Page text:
USDA project could lead to more affordable housing in Tacoma

According to Forterra, the harvested wood will be used to build housing units for underserved communities like Tacoma’s Hilltop neighborhood.

TACOMA, Wash. – The US Department of Agriculture is investing $20 million in a project to bring low-carbon forest practices to Tacoma.

Announced at the TUPAC Community Center in the city’s Hilltop community, the project is part of a larger effort to find ways to expand markets for climate-friendly goods like cross-laminated timber.

The project aims to educate early adopters of the guidelines about the benefits of climate-friendly forest practices.

According to Forterra CEO Michelle Connor, these materials could be used to meet Tacoma’s need for affordable housing while building a relationship with tribal lands that is not based on exploitation and mining.

“This grant will allow us to have climate-friendly merchandise that connects our most rural communities, our indigenous and ecological knowledge with the heart and soul of neighborhoods like Hilltop,” she said.

Forterra says it has already begun this process by unveiling a prototype showing how Hilltop housing could look under this new framework.

Directly in front of TUPAC, a modular CLT multi-family home was erected with panels assembled at an Everett factory and then assembled on site.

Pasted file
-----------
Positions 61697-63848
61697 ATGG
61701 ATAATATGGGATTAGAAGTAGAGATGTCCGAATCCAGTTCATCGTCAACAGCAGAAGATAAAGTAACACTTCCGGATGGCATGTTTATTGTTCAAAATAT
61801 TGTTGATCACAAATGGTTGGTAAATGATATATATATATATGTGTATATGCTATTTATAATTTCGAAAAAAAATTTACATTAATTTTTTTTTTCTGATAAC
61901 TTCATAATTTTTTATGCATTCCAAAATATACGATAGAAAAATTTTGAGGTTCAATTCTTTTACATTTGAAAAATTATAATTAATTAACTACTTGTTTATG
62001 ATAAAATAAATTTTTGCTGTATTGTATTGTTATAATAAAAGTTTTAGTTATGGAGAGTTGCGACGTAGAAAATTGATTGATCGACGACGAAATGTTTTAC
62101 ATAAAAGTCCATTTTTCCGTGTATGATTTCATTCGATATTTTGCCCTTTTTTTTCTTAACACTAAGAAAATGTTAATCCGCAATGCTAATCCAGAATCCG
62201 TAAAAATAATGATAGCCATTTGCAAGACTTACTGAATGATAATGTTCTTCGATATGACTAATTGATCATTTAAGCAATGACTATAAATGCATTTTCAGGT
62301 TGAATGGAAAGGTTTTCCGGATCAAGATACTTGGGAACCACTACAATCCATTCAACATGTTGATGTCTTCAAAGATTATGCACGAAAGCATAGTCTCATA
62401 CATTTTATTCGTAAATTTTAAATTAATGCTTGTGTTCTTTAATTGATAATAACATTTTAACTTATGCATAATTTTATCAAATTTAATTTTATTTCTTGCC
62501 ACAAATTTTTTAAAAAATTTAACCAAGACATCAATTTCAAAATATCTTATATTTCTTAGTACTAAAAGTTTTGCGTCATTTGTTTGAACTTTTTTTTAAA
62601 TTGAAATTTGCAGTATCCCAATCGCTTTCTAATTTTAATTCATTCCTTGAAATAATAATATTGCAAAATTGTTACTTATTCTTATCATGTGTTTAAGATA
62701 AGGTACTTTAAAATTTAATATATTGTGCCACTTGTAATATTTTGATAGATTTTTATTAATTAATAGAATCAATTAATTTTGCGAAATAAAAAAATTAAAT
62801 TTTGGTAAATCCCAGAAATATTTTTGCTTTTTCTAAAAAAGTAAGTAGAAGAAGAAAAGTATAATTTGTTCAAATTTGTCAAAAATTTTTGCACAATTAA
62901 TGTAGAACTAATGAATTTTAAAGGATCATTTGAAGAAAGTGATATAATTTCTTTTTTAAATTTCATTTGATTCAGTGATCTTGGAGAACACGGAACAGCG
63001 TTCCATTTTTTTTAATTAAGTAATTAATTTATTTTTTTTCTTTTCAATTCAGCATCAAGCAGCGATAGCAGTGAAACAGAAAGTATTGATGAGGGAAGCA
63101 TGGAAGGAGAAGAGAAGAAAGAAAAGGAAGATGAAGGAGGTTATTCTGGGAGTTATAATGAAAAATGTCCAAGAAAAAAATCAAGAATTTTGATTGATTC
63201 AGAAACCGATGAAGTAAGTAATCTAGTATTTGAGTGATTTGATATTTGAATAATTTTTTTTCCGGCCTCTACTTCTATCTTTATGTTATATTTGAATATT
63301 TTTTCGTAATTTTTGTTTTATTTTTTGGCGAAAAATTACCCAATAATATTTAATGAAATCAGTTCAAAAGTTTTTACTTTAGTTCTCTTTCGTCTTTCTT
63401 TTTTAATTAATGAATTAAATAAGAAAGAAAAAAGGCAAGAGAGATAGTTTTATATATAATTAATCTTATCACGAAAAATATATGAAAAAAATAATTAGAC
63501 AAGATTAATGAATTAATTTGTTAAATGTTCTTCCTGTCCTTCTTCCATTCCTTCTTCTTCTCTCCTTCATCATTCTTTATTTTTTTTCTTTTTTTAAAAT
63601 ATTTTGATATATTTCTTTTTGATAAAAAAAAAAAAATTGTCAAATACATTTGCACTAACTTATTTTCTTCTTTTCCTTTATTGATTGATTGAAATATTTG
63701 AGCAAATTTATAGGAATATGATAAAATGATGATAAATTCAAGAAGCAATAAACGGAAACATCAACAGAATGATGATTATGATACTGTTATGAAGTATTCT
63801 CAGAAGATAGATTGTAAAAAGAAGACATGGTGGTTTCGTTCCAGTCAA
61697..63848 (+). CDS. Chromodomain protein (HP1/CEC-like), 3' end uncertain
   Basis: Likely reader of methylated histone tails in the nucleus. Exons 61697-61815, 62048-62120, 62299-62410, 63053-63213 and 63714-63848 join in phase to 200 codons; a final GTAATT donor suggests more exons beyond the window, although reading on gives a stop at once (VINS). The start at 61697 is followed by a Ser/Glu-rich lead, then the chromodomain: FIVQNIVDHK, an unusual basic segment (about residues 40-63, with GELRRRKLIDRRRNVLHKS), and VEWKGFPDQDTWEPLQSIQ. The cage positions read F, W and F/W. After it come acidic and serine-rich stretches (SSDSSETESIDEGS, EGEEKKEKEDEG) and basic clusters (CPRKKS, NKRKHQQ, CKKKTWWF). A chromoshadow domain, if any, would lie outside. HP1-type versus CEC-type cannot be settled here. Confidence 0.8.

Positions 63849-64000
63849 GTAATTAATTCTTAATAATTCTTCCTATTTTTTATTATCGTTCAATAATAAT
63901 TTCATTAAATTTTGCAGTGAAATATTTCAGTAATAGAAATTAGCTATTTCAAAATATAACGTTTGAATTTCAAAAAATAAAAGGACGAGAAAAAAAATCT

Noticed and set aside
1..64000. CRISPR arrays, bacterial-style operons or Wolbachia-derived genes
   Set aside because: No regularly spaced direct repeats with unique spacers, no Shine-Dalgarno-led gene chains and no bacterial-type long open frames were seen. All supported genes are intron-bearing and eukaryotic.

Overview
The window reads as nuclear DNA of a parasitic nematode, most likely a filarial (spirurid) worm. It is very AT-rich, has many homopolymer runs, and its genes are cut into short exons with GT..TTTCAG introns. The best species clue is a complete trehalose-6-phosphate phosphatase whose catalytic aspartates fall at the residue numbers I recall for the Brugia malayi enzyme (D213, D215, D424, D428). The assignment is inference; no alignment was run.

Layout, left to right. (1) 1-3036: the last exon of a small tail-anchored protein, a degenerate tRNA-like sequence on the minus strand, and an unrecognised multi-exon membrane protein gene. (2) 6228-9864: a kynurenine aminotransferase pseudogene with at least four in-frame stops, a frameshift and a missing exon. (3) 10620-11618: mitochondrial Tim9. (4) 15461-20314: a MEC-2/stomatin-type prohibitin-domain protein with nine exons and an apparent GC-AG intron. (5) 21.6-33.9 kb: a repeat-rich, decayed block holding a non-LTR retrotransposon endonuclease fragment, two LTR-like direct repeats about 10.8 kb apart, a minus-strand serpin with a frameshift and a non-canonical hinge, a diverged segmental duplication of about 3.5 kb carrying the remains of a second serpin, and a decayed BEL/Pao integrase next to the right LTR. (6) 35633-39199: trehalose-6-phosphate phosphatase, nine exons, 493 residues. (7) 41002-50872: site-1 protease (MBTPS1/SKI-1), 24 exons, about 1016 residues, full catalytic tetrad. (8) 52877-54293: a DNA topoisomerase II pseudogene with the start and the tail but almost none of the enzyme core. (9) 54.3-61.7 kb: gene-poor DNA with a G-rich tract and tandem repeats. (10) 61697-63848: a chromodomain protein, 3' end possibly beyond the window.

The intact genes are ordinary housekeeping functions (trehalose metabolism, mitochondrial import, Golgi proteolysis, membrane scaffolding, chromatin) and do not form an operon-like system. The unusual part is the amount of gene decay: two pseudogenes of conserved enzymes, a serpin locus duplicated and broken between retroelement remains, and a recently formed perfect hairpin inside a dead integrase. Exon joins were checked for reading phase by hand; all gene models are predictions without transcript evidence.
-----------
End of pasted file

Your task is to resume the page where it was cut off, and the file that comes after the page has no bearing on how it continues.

Tobias Levey, Forterra’s vice president of transactions, says this process would allow homes to be built quickly and for less money.

“The material cross-laminated timber is more expensive, but it takes significantly less time. In this way, significantly more housing units can be produced per hour spent with the same workforce,” explained Levey. “Anything you can do to reduce that cost by moving it elsewhere will be an improvement there, and the data coming out of that experience supports that.”

Levey says underserved communities like Hilltop would traditionally be left with substandard products to make homes out of, but projects like this could reverse that trend and bring real justice to areas that need it most.

“The most common reaction to that was, ‘This is for us?’ And the answer to the question: why do you say that? It’s ‘well, because we always get the cheap stuff,'” Levey said. “This is a higher quality product, it’s cheaper to live in the long term, and it’s real social justice to make affordable housing the better way from the start.”

Construction is planned to start next year and be ready by early 2025. USDA project could lead to more affordable housing in Tacoma

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